Making an estate plan can seem intimidating. How do you know which options will best protect your assets and ensure that everything goes to the right beneficiaries? A Fayetteville, Arkansas wills lawyer from our firm can help you work through your options and help you figure out which kind of setup works best for you and your family. One option that you might want to explore is a pour-over will.
Who Should Use a Pour-Over Will?
A pour-over will can be ideal for couples who have established a living trust, but have not placed all of their assets into it yet. This is because a pour-over will transfers any assets that have not already been placed in a trust into that trust once both you and your spouse have passed away.
Essentially, this type of will acts as a kind of safety net that ensures that all assets actually end up being in control of your trust. This trust has set rules about these assets and which beneficiaries will receive them. These assets would otherwise be unaccounted for and they would have to go through an extended probate process where a court would have to decide who they go to.
What Kind of Trust Do I Need to Establish With My Pour-Over Will?
A revocable trust or irrevocable trust can both work with a pour-over will. A revocable trust keeps you in control of your assets and allows you to change the rules of the trust later on if you wish. An irrevocable trust does not allow you to change anything, and your assets are instead put in the control of a trustee. This can be a more beneficial arrangement for someone or a couple who has a larger estate. An experienced attorney from our firm can tell you more about the potential upsides and downsides of each kind of trust.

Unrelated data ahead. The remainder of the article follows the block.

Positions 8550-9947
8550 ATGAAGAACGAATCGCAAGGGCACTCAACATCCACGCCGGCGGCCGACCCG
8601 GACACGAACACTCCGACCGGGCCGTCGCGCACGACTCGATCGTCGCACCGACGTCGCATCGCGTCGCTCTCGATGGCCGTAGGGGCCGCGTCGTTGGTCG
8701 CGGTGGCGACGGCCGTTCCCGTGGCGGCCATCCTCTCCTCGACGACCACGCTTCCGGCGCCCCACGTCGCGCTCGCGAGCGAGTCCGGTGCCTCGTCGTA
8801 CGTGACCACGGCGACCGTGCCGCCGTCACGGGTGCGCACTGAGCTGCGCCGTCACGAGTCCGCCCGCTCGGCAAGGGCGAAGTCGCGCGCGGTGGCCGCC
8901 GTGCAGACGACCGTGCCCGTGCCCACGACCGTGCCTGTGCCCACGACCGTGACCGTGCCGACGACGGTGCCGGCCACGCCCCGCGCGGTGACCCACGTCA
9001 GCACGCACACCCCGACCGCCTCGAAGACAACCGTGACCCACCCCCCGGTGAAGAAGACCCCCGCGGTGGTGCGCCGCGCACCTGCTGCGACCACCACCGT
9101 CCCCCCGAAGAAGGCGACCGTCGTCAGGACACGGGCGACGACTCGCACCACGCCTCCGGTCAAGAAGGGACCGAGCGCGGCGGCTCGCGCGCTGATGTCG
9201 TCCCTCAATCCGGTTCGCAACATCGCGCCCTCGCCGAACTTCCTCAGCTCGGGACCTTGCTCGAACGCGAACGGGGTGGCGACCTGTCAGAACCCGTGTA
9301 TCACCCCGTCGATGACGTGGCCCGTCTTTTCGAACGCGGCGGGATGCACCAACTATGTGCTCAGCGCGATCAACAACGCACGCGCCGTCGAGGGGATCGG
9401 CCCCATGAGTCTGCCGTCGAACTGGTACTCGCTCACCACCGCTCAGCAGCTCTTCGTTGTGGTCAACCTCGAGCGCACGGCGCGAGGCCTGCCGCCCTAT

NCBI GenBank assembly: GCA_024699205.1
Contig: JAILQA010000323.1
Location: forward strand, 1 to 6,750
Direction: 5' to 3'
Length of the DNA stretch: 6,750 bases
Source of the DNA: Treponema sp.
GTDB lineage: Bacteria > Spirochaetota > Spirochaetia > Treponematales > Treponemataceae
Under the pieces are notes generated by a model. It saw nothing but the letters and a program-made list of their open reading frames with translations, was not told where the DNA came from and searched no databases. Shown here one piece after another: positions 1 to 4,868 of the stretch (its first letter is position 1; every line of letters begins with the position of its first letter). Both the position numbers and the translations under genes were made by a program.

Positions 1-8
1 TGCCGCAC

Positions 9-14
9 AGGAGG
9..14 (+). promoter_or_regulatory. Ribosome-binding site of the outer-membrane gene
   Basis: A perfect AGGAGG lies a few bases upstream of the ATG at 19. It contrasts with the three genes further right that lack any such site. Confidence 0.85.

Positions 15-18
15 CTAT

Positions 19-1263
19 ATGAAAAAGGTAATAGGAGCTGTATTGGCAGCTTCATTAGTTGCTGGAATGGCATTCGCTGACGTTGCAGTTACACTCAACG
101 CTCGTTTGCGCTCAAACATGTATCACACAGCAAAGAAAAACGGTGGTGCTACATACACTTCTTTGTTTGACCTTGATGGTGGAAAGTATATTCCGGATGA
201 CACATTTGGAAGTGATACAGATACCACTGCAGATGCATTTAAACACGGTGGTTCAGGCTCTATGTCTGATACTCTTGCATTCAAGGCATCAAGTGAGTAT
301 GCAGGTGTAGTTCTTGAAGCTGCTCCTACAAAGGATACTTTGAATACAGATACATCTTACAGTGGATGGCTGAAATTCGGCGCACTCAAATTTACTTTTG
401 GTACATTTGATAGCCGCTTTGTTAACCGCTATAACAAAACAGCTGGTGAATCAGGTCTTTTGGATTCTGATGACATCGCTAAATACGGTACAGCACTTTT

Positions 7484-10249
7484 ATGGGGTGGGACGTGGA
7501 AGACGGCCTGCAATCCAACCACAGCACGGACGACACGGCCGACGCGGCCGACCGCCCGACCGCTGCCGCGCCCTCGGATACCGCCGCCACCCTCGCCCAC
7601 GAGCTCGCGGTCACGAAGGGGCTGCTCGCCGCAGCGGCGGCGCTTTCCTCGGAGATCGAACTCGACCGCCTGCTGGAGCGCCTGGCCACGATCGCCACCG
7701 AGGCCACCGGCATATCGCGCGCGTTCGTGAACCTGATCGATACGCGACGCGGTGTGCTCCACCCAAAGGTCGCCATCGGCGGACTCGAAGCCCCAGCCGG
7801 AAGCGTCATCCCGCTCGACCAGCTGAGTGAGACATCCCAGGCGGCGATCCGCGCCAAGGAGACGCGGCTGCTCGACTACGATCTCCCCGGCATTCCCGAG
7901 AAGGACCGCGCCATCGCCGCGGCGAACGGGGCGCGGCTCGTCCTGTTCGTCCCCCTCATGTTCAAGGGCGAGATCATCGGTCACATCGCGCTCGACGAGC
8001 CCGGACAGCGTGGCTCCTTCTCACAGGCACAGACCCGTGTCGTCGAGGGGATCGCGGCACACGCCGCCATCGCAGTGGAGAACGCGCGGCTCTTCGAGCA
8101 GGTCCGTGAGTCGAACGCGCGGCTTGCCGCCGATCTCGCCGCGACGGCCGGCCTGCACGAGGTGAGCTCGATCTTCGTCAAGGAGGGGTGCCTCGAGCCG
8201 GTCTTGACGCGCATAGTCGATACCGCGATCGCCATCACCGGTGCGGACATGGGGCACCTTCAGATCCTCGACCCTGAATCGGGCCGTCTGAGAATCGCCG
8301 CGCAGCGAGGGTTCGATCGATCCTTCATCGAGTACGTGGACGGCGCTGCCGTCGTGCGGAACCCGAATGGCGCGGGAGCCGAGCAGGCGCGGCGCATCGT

Can My Spouse Still Use My Assets When I Pass Away?
Another advantage of a pour-over will is that your spouse can easily access your assets once you pass away. When one spouse dies, their assets pour into the trust. The remaining spouse can make use of any of those assets.
Is There Still a Probate Process With a Pour-Over Will?
We should also note that there can still be a probate process when you use a pour-over will. Those assets that were not in your trust will have to go through probate, but everything will be much simpler thanks to your will. Instead of following rules of intestate succession, which kick in when assets are not covered by an estate plan, where the assets go to can be governed by your trust. The probate process is simplified and there should, hopefully, be less fighting among family members.
Talk to Our Estate Planning Lawyers
When you are ready to make your estate plan, go to a professional. Contact the Knapp Law Firm and ask about scheduling a consultation. We can take a look at your estate and your assets, and then we can advise you on your best options.